Residents plan to leave ahead of storm
Gilbert and his father, Frank Gibbs, listened to weather forecasters as Celia churned through the Gulf of Mexico, and they were left with the impression that Celia wouldn't be very powerful. So they hunkered down in their woodframe Alister Street home and waited.
Celia surprised them.
The storm unleashed wind gusts of up to 180 mph, rocking the Gibbs' house back and forth on its foundation, like a boat on ocean swells. Celia's storm swell inundated Alister Street with seawater 4 feet deep.
Today, 63-year-old Gilbert Gibbs says he'll make sure he gets out of town before a hurricane hits.
"I'm not going to go through that kind of terror again," he said. "You don't know if you're going to live from one second to the next."
Many Port Aransas residents say they're well aware of the destructive power of hurricanes, especially on barrier islands like Mustang Island. These residents say they won't hesitate to leave when landfall by a monster storm appears imminent.
Robert and Jackie Gaskill have made sure they're ready to leave their Port Aransas home and stay gone for a long time if a hurricane devastates the island. They bought a house in the rural Hill Country community of Hunt. They use it as a vacation home, but hurricanes were the main things on their mind when they bought it.
"It was because of Katrina and knowing we probably wouldn't be able to move into the (Port Aransas) house again for a couple of years" if it is destroyed by a hurricane, Jackie Gaskill said.
The Gaskills call the spare home their "hurricane hole."
Scott Clanton said he'll evacuate Port Aransas, if need be. But Clanton, who owns Scott's Car Care, plans to cut it close on his timing. He knows he'll have a flood of customers just before a hurricane.
"I've got to stay open until the last minute, because when a hurricane is coming, people are trying to get their cars ready to get on the road," he said.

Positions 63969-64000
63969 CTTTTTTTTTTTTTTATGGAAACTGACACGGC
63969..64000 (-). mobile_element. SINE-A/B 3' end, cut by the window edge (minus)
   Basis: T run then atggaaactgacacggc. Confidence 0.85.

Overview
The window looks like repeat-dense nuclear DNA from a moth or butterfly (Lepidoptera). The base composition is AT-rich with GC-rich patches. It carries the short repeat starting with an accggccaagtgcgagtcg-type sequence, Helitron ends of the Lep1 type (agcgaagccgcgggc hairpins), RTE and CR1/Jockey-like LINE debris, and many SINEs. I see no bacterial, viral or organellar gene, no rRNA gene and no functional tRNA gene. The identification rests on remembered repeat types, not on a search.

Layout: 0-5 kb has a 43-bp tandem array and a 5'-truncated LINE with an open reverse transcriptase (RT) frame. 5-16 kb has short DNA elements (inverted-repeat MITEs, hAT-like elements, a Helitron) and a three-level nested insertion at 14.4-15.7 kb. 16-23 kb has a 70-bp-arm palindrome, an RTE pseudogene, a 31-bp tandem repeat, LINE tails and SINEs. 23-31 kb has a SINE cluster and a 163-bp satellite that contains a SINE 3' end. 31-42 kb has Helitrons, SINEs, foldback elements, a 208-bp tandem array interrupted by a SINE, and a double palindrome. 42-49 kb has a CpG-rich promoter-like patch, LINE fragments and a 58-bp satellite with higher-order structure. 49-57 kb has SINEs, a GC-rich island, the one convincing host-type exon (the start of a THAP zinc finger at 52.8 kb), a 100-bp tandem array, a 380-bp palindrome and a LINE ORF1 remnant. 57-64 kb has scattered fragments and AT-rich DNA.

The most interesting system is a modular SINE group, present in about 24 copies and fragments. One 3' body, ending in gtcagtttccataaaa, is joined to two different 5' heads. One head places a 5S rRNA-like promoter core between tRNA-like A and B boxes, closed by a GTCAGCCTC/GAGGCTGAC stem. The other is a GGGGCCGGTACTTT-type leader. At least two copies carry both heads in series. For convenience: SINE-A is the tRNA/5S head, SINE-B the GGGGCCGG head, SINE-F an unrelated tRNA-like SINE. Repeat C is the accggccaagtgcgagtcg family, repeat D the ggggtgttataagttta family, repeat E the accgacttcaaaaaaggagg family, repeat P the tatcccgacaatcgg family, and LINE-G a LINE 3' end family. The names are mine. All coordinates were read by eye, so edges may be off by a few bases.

It won't take a lot of persuading to get Leona Leon to evacuate.
"At the first hint of a hurricane watch, I will take my 87-year-old mother and head for Kerrville," Leon said.
"There is no way I can hang around without electricity or water, or the kinds of amenities it takes for two sick, elderly women to get along," Leon said.
Leon, 67, suffers from emphysema and relies on a tank of oxygen to help her breathing. But she's ready for a hurricane. She has a Lincoln Town Car with a gas tank she always keeps at least half full, and she has put together a list of family photos and important papers, so she'll know what to pack when the time comes.
"You have to be prepared to just go," Leon said.
The experience of enduring a hurricane in Jamaica in the late 1980s has served as a reminder to Susan Powell never to go through the same thing in Port Aransas.
Powell, co-owner and general manager of the Back Porch Bar, was visiting Jamaica to check on her sailboard rental business and simply to relax. Then a hurricane began churning toward the island nation.
Powell couldn't evacuate. By the time she learned of the approaching storm, she couldn't make it to the airport in time. It closed.
"I know it's hard to believe, because in (the United States), you have so much advance warning," Powell said. "But there, there wasn't."
Powell stayed in a hotel room while the storm raged outside.
"It was scary," she said. "It was like a freight train going over us."
Powell wasn't hurt. But the ensuing days included few of the comforts that tourists seek when they vacation in the Caribbean.
"There was no power, no A/C, no pina coladas."